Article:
The Train's First Stop: Crestview

Developers try to capitalize on the Transit Oriented Development Ordinance in Crestview neighborhood

 Crestview Station will fill the void left when Huntsman Chemical vacated the property bounded by North Lamar, Morrow, and Capital Metro's rail tracks.
Crestview Station will fill the void left when Huntsman Chemical vacated the property bounded by North Lamar, Morrow, and Capital Metro's rail tracks.

It's been a little more than a year since the Transportation Oriented Development Ordinance was passed by the Austin City Council, and the first effects of the zoning law are taking shape in the north-central neighborhood of Crestview. The ordinance – put into motion shortly after voters approved Capital Metro's plans for a Leander-to-Downtown commuter rail line in November 2004 – was crafted with an eye toward maximizing the train's ridership. By creating "TOD districts" of high-intensity, mixed-use development close to the station platforms, city leaders hoped private developers would put lots of "mass" near the "transit."

Dallas-based Trammell Crow Company and Austin's Stratus Properties took the bait first, buying the 73-acre site of the former Huntsman Chemical research facility adjacent to the planned Airport and Lamar stop of MetroRail (as the transit agency has styled the commuter train). Consistent with the TOD's intent, the "Crestview Station" project will have about 64,000 square feet of retail and office space, integrated with about 800 apartments and condominiums nearest the train platform and about 400 single-family homes – mostly in the narrow "row house" style, rather than the more traditional lots of the established neighborhood – on the streets farther out.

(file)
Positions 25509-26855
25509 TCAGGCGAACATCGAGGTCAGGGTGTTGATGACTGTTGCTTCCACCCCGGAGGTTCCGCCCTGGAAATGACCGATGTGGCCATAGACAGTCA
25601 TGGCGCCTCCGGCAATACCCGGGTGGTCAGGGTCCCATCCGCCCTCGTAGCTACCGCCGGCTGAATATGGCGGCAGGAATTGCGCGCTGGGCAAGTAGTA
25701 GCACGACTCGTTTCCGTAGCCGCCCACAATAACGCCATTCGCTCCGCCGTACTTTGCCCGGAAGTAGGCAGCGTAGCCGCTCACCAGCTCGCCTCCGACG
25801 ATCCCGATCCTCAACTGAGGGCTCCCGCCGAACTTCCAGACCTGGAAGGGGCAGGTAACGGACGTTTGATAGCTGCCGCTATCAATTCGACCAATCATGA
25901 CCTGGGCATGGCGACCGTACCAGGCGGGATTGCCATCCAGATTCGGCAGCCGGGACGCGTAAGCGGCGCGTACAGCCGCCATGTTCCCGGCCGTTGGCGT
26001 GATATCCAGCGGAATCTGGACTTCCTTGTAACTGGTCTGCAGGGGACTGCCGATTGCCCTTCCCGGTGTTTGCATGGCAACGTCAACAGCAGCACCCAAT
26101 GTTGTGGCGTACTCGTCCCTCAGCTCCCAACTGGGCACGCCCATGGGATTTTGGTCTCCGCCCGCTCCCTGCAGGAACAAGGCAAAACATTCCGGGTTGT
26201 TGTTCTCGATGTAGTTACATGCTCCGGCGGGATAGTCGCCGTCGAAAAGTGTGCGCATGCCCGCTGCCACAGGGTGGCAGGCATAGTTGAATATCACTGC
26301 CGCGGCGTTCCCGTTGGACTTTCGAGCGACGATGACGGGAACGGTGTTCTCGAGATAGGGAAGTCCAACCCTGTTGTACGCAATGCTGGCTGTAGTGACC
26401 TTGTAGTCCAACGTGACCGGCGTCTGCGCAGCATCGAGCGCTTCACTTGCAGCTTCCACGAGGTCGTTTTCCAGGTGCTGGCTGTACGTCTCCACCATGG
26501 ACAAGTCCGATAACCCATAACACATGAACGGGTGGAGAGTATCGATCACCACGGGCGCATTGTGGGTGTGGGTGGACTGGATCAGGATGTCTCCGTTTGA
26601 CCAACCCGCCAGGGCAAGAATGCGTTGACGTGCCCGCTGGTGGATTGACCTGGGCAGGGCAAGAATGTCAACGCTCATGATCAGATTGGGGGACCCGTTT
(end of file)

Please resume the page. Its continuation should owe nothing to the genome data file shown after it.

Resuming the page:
Passers-by on North Lamar will notice that all of the old Huntsman buildings are now gone. Less obvious is that an environmental remediation is taking place; it should wrap up the first quarter of next year and construction should start in April.

"[Stratus CEO] Beau Armstrong went up to Denver to do a tour of the Stapleton project, which is a little more akin to the Mueller redevelopment; it's their old airport redevelopment project there," said Mike Blizzard, the community relations consultant for Crestview Station, on models the developers might be using for their plans. "There are similar things happening here on a much larger scale at Mueller, and, for instance, at the Triangle, although the Triangle didn't have the complicating factor of it being an old industrial site."

Blizzard and other developer representatives will speak at the next meeting of the Crestview Neighborhood Association on Monday, Sept. 11, at 7pm, at St. Louis King of France Catholic Church, 7601 Burnet Rd., in Wozniak Hall (the small, fenced building behind the chapel).

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KEYWORDS FOR THIS STORY

mass transit, Crestview Station, Trammell Crow, Stratus Properties, Transit Oriented Development Ordinance, Beau Armstrong, Mike Blizzard, Capital Metro, MetroRail

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